Tanga is the second largest town in Tanzania situated in the north-east of the country and on a fast bus route from Dar to Mombasa in Kenya. Tanga itself and the coastal area from there south to Pangani is surprisingly underwatched and holds much of interest as well as some good hotels and campsites away from the main tourist trails. Birding can start along the coastal road in Tanga itself with African Openbill Stork Anastomus lamelligerus, Terek Sandpiper Xenus cinereus, Yellowbill Ceuthmochares aereus, Green Wood-hoopoe Phoeniculus purpureus, Zanzibar Sombre Greenbul Andropadus importunus and Winding Cisticola Cisticola galactotes. The coastal area near Peponi Beach with mudflats and mangrove swamps is good for Green-backed Heron Butorides striata, African Fish Eagle Haliaaetus vocifer, Palm-nut Vulture Gypohierax angolensis, Common Ringed Plover Charadrius hiaticula, Common Greenshank Tringa nebularia. Shikra Accipiter badius, Lizard Buzzard Kaupifalco monogrammicus, Madagascar Pratincole Glareola ocularis, Madagascar Bee-eater Merops superciliosus, Northern Carmine Bee-eater M. nubicus, Common Scimitarbill Rhinopomastus cyanomelas, Yellow-throated Longclaw Macronyx croceus and Kurrichane Thrush Turdus libonyanus may be seen in the fields in the surrounding areas and along the road itself. Towards Pangani, there are some coastal swamps where Madagascar Pond Heron Ardeola idae, African Jacana Actophilornis africanus, Fischer's Greenbul Phyllastrephus fischeri and Zanzibar Bishop Euplectes nigroventris can be found.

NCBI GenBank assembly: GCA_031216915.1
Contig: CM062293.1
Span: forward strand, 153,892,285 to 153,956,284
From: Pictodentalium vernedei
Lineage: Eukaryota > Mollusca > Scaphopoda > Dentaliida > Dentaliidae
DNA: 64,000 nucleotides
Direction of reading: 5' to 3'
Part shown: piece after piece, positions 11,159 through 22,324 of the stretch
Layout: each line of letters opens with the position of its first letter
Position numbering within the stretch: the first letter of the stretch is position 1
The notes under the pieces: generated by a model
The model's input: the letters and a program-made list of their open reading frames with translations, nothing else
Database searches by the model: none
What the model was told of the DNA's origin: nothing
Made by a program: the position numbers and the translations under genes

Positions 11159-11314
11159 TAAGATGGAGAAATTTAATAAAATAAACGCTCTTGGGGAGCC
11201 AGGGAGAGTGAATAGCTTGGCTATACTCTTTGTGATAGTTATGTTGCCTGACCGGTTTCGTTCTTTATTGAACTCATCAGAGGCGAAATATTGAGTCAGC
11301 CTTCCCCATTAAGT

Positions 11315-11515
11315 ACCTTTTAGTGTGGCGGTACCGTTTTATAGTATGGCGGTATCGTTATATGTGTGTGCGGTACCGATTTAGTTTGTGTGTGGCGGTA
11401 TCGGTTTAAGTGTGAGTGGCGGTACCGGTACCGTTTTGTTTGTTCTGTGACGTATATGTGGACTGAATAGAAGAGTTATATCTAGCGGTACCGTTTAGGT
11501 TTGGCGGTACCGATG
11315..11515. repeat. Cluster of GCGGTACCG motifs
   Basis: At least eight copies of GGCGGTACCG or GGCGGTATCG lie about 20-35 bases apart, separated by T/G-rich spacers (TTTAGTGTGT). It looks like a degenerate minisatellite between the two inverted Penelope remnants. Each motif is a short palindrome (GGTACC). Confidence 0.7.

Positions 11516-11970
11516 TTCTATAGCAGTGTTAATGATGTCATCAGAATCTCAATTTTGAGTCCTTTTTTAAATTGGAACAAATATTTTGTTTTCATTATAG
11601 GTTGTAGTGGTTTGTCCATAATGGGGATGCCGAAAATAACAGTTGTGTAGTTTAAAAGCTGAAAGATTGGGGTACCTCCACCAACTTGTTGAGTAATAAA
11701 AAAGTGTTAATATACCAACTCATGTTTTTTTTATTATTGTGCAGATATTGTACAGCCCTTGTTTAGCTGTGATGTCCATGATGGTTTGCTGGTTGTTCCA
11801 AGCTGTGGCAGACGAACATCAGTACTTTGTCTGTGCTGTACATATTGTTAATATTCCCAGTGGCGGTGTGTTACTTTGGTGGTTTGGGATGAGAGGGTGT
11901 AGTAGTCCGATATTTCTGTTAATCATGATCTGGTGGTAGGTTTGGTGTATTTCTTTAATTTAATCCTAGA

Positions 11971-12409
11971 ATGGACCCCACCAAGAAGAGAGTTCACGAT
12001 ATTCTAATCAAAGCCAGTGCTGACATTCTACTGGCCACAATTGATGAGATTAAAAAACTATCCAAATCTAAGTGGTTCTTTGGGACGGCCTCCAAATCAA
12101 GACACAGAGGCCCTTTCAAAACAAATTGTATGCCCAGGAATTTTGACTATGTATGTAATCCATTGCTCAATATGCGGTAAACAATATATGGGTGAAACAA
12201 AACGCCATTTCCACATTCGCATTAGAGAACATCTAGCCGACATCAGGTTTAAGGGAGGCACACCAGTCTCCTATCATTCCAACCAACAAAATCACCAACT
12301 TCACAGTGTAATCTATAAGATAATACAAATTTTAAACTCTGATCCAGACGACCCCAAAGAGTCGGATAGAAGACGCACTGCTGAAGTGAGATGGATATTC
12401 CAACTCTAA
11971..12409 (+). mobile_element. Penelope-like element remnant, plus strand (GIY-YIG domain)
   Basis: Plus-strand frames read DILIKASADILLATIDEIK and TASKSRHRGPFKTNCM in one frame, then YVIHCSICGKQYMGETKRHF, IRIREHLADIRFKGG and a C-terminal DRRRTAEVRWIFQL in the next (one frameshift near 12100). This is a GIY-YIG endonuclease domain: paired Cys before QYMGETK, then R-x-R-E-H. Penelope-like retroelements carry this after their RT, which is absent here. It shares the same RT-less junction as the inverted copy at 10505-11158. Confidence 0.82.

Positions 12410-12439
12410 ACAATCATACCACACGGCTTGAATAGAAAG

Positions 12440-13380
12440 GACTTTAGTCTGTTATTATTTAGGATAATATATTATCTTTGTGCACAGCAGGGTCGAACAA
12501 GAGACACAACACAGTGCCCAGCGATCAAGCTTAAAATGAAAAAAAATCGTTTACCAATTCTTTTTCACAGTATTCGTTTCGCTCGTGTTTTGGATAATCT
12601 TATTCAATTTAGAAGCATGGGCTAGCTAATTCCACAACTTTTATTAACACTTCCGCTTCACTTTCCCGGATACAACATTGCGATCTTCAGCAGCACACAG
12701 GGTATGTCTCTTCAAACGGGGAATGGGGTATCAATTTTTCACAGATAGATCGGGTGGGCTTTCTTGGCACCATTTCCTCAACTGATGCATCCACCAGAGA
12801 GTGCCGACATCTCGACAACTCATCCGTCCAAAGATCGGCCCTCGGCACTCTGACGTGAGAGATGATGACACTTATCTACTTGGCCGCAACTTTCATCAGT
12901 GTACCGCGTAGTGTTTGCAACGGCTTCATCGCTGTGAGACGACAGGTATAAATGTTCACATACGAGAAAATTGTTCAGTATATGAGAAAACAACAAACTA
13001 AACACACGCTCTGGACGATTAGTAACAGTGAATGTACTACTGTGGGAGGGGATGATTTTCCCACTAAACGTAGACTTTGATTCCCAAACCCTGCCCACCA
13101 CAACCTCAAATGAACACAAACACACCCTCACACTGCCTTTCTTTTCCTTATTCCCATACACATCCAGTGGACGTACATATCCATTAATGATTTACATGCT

The East Usambara mountains are accessible from Tanga and the area to aim for is around Amani Reserve and higher up the mountains. The town of Amani itself has good birds and it is possible to see the following from the centre of town the area near the medical centre gives good views over the surrounding countryside Wahlberg's Eagle Aquila wahlbergi, Long-crested Eagle Lophaetus occipitalis, Mottled Spinetail Telacanthura ussheri, Green-backed Honeybird Prodotiscus zambesiae, the endemic Banded Sunbird Anthreptes rubritorques and Magpie Mannikin Spermestes fringilloides.
The forested areas hold Southern Banded Snake Eagle Circaetus fasciolatus, African Goshawk Accipiter tachiro, Lemon Dove Columba larvata, Fischer's Turaco Tauraco fischeri, Usambara Eagle Owl Bubo vosseleri, Trumpeter Hornbill Bycanistes bucinator, Silvery-cheeked Hornbill B. brevis, Green Barbet Stactolaema olivacea, at least 6 greenbul species, White-chested Alethe Alethe fuelleborni, White-tailed Crested Flycatcher Elminia albonotata, Green-headed Oriole Oriolus chlorocephalus and Red-headed Bluebill Spermophaga ruficapilla. Long-billed Tailorbird Orthotomus moreaui is difficult but possible to find at the forest edge in the Amani area, the only known place for this species in Tanzania.
See the following article in the ABC Bulletin Vol 8 No 2 2001 pp 91 - 94 Is the endangered Long-billed Tailorbird Orthotomus moreaui safe in the East Usambaras? By Norbert J Cordeiro, Veli M. Pohjonen and Elia Mulungu or at Long-billed Tailorbird. See also Birding in the Usambara Mountains, Tanzania by Eddie Williams in ABC Bulletin Vol 4 No 2 1997 pp 111 115 and Birding in and around the East Usambaras, north-east Tanzania by Tom Evans, Alan Tye, Norbert J Cordeiro and Nathalie Seddon in ABC Bulletin Vol 4 No 2 1997 pp 116 129.